WSJ What’s News

By The Wall Street Journal

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 May 26, 2020


 May 1, 2020

Description

What's News brings you the headlines and business news that move markets and the world—twice every weekday. In 10-12 minutes, get caught up on the best Wall Street Journal scoops and exclusives, with insight and analysis from the award-winning reporters that broke the stories. Hosted by Annmarie Fertoli and Luke Vargas.

Episode Date
State Department Postpones China Visit Over Spy Balloon
870
P.M. Edition for Feb. 3. The U.S. State Department has indefinitely postponed a trip to Beijing by Secretary of State Antony Blinken, after officials discovered what they said was a Chinese reconnaissance balloon. WSJ State Department and foreign-policy reporter Will Mauldin joins host Annmarie Fertoli to discuss what it could mean for U.S.-China relations. Plus, economics reporter Sarah Chaney Cambon discusses the surprisingly strong January jobs report. Learn more about your ad choices. Visit megaphone.fm/adchoices
Feb 03, 2023
Are Boats the Next Military Drone Frontier?
1000
A.M. Edition for Feb. 3. There has been a lot of talk lately about aerial drones, but some defense experts believe drone boats are on the cusp of a technological revolution. WSJ video reporter Shelby Holliday goes inside the U.S. Navy's development of "unmanned surface vessels" off the coast of Bahrain and explains how drone boats might be used around the world. Plus, why big tech earnings didn’t quite clear the bar. Luke Vargas hosts. Learn more about your ad choices. Visit megaphone.fm/adchoices
Feb 03, 2023
How Indian Giant Adani Lost More than $100 Billion in Market Value
984
P.M. Edition for Feb. 2. In less than a week, Indian conglomerate Adani has lost over $100 billion in market value, after short-selling activist firm Hindenburg accused the company of fraud. Financial investigative reporter Ben Foldy joins host Annmarie Fertoli to explain what happened. Learn more about your ad choices. Visit megaphone.fm/adchoices
Feb 02, 2023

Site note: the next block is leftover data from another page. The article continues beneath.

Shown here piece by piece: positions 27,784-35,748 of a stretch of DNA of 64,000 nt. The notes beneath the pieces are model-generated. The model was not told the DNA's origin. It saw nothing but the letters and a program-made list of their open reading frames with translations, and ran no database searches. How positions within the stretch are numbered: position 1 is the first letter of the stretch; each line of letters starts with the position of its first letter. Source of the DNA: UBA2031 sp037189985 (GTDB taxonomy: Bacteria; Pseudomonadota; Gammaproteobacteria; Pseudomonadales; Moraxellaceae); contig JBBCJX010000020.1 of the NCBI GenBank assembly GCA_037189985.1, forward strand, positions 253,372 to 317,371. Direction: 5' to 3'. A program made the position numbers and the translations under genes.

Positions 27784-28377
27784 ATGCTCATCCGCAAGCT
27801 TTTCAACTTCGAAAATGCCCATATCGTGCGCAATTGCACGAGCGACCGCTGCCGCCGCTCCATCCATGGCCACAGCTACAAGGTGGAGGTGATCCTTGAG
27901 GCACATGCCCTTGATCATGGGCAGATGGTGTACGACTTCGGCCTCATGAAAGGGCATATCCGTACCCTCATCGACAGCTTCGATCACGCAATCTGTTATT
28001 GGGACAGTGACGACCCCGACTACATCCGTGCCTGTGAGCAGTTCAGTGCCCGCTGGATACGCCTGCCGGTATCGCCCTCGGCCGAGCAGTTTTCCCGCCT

Activist Investors ‘Swarm’ Top Companies
991
A.M. Edition for Feb. 2. Disney and Salesforce are among the latest targets of what bankers refer to as “swarming,” when multiple activist investors target a single company. WSJ reporter Lauren Thomas explains what’s leading to this increase in activist activity and how boards are responding. Plus, Mexico’s industrial hubs grow as part of a trade shift toward “nearshoring.” Luke Vargas hosts. Learn more about your ad choices. Visit megaphone.fm/adchoices
Feb 02, 2023
Fed Raises Rates, As Data Show Spending Slowdown
954
P.M. Edition for Feb. 1. Growth in consumer spending is starting to slow down. It’s the latest evidence the economy is cooling, as the Federal Reserve raises interest rates to continue taming inflation. WSJ economics reporter Harriet Torry joins host Annmarie Fertoli to discuss.  Learn more about your ad choices. Visit megaphone.fm/adchoices
Feb 01, 2023
Can ‘Biosimilars’ Shake Up the U.S. Drug Market?
1006
A.M. Edition for Feb. 1. One of America’s biggest-selling prescription drugs, AbbVie’s arthritis therapy Humira, is now facing its first competition in the U.S. in the form of a near-identical treatment from Amgen. WSJ health business editor Jonathan Rockoff explains how “biosimilar” drugs work and their potential to drive down prices for insurers and patients. Plus, why Ukraine hasn’t been a boon to U.S. defense companies. Luke Vargas hosts. Learn more about your ad choices. Visit megaphone.fm/adchoices
Feb 01, 2023
How the Eurozone Economy Outpaced the U.S. and China
876
P.M. Edition for Jan. 31. The eurozone’s economy grew faster than either China or the U.S. last year. It was an unusual turn of events, due in no small part to the upheaval caused by the coronavirus pandemic. So what happened? And what does it mean for the three economies going forward? Reporter Paul Hannon joins host Annmarie Fertoli to discuss. Learn more about your ad choices. Visit megaphone.fm/adchoices
Jan 31, 2023
Blinken Visits Israel Amid Tensions Over Violence With Palestinians
978
A.M. Edition for Jan. 31. U.S. Secretary of State Antony Blinken is meeting Israeli and Palestinian leaders to press for calm after a surge in violence in the West Bank and Jerusalem. WSJ correspondent for Israel and the Palestinian Territories Dov Lieber says the recent flare-up has led the Palestinian Authority to stop security cooperation with Israel, testing Israeli Prime Minister Benjamin Netanyahu’s right-wing government. Luke Vargas hosts.  Learn more about your ad choices. Visit megaphone.fm/adchoices
Jan 31, 2023
Juvenile Crime Surges, After a Long Decline
921
P.M. Edition for Jan. 30. Violence among children has soared across the U.S. since 2020. Homicides by juveniles acting alone rose 30% that year, according to federal data. National reporter Zusha Elinson joins host Annmarie Fertoli to discuss the reasons for the surge, and potential solutions.  Learn more about your ad choices. Visit megaphone.fm/adchoices
Jan 30, 2023
How a Chinese Nuclear-Weapons Lab Bought U.S. Chips
977
A.M. Edition for Jan. 30. China’s top nuclear-weapons research institute has bought sophisticated U.S. computer chips at least a dozen times in recent years, circumventing American export restrictions meant to curb such sales. WSJ Asia technology reporter Liza Lin details the Journal investigation into the procurement of those semiconductors and explains the challenge of enforcing export controls. Plus, Nick Timiraos previews this week’s Fed decision and the trajectory for rate hikes in 2023. Luke Vargas hosts. Learn more about your ad choices. Visit megaphone.fm/adchoices